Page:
Radio·Video

How to make halo-halo, a Filipino summer treat

In honour of Filipino Heritage Month, learn how to make halo-halo, a traditional shaved ice dessert, with CBC's Out in the Open host Piya Chattopadhyay and food writer Nastasha Alli.

June marks Canada's first Filipino Heritage Month

In honour of Filipino Heritage Month, learn how to make halo-halo, a traditional shaved ice dessert, with CBC's Out in the Open host Piya Chattopadhyay and food writer Nastasha Alli. 9:57

As the summer heats up, one way to cool down is with a big glass of halo-halo, a traditional and popular shaved ice dessert from the Philippines.

Halo-halo, which translates to "mix-mix," is made by combining native Philippine ingredients, like jackfruit, palm seeds and coconut jellies, with fare borrowed from other cultures, such as mung beans from Japan and flan from Spain. It's all topped with a heaping scoop of shaved ice and a drizzle of evaporated milk.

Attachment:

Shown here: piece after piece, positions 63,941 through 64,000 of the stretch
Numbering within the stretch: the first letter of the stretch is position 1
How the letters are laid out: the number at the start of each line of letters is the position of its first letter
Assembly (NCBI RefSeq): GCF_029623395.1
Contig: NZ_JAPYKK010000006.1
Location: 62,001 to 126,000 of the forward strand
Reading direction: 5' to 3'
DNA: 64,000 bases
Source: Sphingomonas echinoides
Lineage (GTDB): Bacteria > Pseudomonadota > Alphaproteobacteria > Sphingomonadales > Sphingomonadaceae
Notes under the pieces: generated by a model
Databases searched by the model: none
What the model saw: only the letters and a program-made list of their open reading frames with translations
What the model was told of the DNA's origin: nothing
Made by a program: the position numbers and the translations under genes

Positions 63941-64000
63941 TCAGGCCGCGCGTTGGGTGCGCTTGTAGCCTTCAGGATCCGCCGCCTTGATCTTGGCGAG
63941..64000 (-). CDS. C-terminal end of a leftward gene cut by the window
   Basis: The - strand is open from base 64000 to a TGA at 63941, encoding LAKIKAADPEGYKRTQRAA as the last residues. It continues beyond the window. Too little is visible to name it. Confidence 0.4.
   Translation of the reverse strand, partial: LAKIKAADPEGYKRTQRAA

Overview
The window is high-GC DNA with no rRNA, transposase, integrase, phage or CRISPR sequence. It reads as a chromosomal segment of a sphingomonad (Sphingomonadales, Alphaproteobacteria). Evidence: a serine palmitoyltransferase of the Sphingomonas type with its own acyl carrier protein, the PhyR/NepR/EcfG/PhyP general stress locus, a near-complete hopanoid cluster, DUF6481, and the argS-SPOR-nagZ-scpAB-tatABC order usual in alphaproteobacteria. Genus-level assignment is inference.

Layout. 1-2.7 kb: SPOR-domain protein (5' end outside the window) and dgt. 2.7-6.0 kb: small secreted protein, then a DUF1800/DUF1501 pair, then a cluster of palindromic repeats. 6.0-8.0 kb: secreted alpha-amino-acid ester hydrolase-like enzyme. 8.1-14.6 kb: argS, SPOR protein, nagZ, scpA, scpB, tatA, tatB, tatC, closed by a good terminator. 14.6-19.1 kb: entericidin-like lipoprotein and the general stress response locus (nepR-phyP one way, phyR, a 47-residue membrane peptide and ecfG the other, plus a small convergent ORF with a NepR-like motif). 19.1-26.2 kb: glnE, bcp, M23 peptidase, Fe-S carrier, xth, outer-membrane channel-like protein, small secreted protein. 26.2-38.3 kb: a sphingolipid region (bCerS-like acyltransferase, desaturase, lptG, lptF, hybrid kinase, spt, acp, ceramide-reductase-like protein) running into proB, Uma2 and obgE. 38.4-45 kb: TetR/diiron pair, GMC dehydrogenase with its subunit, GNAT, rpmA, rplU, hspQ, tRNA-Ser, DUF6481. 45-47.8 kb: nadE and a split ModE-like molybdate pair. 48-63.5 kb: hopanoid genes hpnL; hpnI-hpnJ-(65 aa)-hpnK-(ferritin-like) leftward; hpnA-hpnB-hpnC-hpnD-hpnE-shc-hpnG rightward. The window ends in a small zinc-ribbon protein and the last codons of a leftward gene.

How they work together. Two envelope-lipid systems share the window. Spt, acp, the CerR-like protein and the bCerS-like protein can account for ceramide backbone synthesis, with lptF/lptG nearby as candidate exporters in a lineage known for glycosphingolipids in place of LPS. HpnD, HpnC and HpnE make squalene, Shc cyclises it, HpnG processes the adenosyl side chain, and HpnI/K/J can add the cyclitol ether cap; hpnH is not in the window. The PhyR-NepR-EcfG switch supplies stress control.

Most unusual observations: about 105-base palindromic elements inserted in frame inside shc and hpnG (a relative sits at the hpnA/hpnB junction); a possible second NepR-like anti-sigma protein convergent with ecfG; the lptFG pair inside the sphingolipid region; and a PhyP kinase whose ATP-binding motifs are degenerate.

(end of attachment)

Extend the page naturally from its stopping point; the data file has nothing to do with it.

CBC Radio host Piya Chattopadhyay and food writer Nastasha Alli construct their glasses of halo-halo using ingredients like jackfruit, pandan jellies, mung beans and rice cereal. (Olsy Sorokina/CBC)

The unique concoction reflects the diverse history of the Philippines, from Japanese migration to Spanish colonialism to American occupation.

In honour of Canada's first Filipino Heritage Month, being celebrated this June, CBC's Out in the Open host Piya Chattopadhyay and food writer Nastasha Alli show us how to make the sweet treat.

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